Imports in January remained at record high levels despite a shortage of foreign exchange and restrictions.
Imports which reached a record high of $ 2.2 billion in December showed a similar trend in January at $ 1.96 billion reflecting a 23% increase year on year (yoy). In December the increase was 28.5%.
Higher imports in January dwarfed $ 1.1 billion of exports (up 17.5%) resulting in the trade deficit widening to $ 859 million as against $ 655 million in January last year.
Central Bank said the increase in imports was observed across all main categories, while intermediate goods imports mainly contributed to the expansion.
Expenditure on the importation of consumer goods increased by 4.2% in January over the month of January 2021, due to increases in both food and non-food consumer goods.
Import expenditure on food and beverages increased by 1.8% (yoy), mainly owing to the import of cereals and milling industry products (primarily rice). Expenditure on rice imports
exceeded $119 million during the period from November 2021 to January.
Decreases in import expenditure were observed in sugar, oils, and fats (mainly coconut oil), vegetables (mainly masoor dhal), seafood (mainly dried sprats), and spices (mainly coriander seeds). The importation of non-food consumer goods increased by 6.8%, led by the increase in the expenditure on medical and pharmaceuticals (mainly vaccines), clothing and accessories, and rubber
However, the importation of telecommunication devices (mainly mobile telephones), home appliances (mainly televisions), and printed materials recorded decreases in January compared to January 2021.
Expenditure on the importation of intermediate goods increased by 32.5% (yoy) in January, driven mainly by fuel, textiles, textile articles (mainly fabrics), base metals (mainly iron and steel), and wheat and plastics and articles thereof (mainly polymers in primary forms).
Despite lower crude import volumes, expenditure on fuel imports increased by 38.9% in January, due to the increases in import prices as well as volumes of refined petroleum (including LP gas) and coal. The average import price per barrel of crude oil was $ 84.09 in January compared to $ 57.65 in January 2021 and $ 85.38 in December 2021.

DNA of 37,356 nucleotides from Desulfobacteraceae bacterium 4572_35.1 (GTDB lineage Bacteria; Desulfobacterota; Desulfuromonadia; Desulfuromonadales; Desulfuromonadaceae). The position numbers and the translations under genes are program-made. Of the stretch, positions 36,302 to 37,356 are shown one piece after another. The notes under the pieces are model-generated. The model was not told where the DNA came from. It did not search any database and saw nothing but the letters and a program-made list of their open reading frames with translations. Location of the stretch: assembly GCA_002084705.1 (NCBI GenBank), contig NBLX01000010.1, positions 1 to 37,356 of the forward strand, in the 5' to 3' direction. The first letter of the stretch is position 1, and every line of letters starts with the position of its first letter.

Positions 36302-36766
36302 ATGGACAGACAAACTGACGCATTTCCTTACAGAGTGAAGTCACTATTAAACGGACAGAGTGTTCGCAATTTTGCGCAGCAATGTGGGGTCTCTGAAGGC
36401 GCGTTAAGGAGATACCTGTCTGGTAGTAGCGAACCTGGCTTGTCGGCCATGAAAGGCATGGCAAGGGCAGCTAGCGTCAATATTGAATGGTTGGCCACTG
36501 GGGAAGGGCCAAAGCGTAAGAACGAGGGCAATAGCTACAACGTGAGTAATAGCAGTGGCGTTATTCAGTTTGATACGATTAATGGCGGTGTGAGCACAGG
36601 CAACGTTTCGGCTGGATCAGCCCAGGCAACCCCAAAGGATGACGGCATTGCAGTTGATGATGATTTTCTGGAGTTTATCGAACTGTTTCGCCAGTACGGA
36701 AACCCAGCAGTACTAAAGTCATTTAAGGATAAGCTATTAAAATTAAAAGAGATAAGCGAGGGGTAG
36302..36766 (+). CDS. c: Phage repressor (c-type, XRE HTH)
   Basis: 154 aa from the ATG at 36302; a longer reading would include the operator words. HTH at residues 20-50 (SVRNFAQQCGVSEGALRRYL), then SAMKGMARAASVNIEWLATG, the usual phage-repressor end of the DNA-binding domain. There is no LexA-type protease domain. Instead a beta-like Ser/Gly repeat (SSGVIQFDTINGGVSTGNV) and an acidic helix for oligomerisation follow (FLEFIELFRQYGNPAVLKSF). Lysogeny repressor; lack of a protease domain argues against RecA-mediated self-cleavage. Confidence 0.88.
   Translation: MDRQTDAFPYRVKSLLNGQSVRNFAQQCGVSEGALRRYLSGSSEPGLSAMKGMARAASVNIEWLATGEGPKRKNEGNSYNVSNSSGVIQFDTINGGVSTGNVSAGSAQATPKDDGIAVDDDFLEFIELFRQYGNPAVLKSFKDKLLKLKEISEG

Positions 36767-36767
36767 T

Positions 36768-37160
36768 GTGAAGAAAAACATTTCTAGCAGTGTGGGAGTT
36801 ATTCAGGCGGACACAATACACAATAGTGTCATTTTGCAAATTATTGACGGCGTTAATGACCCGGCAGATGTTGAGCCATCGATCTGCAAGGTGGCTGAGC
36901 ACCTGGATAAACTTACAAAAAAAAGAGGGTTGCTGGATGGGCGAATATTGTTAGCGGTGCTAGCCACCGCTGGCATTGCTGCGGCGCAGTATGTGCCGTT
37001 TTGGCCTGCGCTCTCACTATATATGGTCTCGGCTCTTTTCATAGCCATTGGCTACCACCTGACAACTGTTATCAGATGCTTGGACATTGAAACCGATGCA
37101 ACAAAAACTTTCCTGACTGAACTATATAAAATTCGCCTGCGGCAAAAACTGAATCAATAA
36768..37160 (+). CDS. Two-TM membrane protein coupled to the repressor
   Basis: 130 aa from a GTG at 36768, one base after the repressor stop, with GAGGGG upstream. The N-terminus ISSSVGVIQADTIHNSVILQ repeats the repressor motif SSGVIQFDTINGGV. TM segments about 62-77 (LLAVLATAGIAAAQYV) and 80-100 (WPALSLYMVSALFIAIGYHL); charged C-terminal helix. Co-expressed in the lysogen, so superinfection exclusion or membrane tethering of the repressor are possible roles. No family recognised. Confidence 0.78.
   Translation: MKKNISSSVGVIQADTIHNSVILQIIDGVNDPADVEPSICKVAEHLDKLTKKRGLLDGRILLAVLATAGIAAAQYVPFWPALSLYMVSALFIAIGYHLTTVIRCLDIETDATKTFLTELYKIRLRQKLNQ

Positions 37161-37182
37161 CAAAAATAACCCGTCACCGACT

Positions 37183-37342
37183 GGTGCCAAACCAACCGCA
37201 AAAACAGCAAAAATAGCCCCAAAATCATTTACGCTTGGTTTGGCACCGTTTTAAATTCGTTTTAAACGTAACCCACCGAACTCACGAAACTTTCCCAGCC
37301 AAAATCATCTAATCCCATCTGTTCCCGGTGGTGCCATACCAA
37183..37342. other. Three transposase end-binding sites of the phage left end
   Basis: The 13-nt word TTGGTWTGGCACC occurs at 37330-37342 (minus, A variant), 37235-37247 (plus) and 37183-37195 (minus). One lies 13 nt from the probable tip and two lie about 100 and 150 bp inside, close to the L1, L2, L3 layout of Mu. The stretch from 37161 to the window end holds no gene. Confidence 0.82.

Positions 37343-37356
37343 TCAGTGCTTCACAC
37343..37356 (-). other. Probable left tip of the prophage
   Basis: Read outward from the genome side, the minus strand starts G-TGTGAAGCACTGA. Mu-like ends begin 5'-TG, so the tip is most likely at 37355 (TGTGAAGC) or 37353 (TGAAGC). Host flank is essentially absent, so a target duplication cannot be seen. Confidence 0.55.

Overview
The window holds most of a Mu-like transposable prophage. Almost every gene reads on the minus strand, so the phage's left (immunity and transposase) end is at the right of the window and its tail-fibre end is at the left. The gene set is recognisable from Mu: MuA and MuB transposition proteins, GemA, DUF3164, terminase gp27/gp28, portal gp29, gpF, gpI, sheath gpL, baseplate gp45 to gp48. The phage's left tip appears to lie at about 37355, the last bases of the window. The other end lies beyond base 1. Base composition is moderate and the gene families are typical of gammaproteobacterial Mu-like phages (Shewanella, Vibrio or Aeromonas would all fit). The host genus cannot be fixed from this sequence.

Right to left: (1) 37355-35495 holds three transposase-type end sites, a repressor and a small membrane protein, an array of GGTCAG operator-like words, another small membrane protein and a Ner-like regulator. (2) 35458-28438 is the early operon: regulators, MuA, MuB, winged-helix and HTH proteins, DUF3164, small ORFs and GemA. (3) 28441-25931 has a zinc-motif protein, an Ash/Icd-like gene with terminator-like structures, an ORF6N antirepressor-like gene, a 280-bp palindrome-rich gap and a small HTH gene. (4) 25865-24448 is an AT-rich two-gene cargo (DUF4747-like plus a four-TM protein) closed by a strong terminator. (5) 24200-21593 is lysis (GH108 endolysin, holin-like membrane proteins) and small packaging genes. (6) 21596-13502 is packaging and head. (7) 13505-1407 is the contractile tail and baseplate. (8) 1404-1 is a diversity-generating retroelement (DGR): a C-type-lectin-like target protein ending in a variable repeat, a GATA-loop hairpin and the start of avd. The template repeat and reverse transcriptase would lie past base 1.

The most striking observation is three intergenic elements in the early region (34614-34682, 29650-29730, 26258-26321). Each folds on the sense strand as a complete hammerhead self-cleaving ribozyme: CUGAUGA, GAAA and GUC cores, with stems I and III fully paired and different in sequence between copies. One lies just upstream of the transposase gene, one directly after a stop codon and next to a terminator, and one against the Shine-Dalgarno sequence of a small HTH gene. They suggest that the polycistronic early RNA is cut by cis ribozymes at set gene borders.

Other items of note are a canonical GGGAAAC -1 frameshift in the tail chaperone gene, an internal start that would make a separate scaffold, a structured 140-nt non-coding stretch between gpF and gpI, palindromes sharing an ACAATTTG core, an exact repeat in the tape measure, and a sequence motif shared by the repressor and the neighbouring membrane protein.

Import expenditure on food preparations (primarily palm oil), agricultural inputs (mainly
animal fodder), fertiliser, and vehicle and machinery parts (mainly bicycle parts) declined during
Expenditure on the importation of investment goods increased by 17.2% in January compared to the same month in 2021, due to substantial increases in building materials and machinery, and equipment. Compared to the month of January 2021, import expenditure on all subsectors under building materials, except aluminum articles, increased in January, led by iron and steel.
Turbines, electric motors, and generating sets contributed mainly to the increase in
expenditure on the importation of machinery and equipment, though a decline was recorded in
transmission device. Expenditure on importation of transport equipment declined mainly due to
lower imports of tankers and bowsers.
The import volume and unit value indices increased by 2.3% and 20.3%, respectively, (yoy), in January, implying that the increase in import expenditure in January was mainly driven by the price effect.
CBSL also said earnings from exports exceeded $ 1 billion for the eighth consecutive month with increases in earnings observed across all main categories, industrial exports mainly contributed
to the expansion.
Earnings from the exports of industrial goods increased by 21.6% in January compared to January 2021, with a broad-based increase was reported in almost all subcategories of Industrial goods, mainly in garments and petroleum products. Export of garments to all major markets improved, except for the United Kingdom (UK).
Earnings from the export of petroleum products increased due to the increase in both prices and volumes of bunker and aviation fuel exports.
Further, sizable increases were recorded in the exports of gems, diamonds and jewellery, base metals and articles, machinery, and mechanical appliances (mainly electric conductors and transformers), and printing industry products (mainly currency notes), although earnings from ceramic products decreased .
Total earnings from the exports of agricultural goods in January increased by 2.3% compared to January 2021, primarily due to the increase in export earnings from coconut (mainly desiccated coconut, fibres, and coconut oil), seafood (mainly fresh and frozen tuna) and minor
agricultural products (mainly areca nuts).
The export of natural rubber, vegetables, and unmanufactured tobacco also recorded marginal increases.
Meanwhile, export earnings from tea declined by 9.7% (yoy) due to both lower export volumes and export prices while earnings from spices declined by 16.7% (yoy), led by lower exports of cinnamon and cloves in January.
Earnings from mineral exports increased by 24.0% in January compared to January 2021, due to higher earnings from titanium ores, quartz, and natural graphite powder.
The export volume index increased by 20.1% and the unit value index decreased by 2.2%, (yoy), in January, indicating higher export volumes contributed to the increase in export earnings.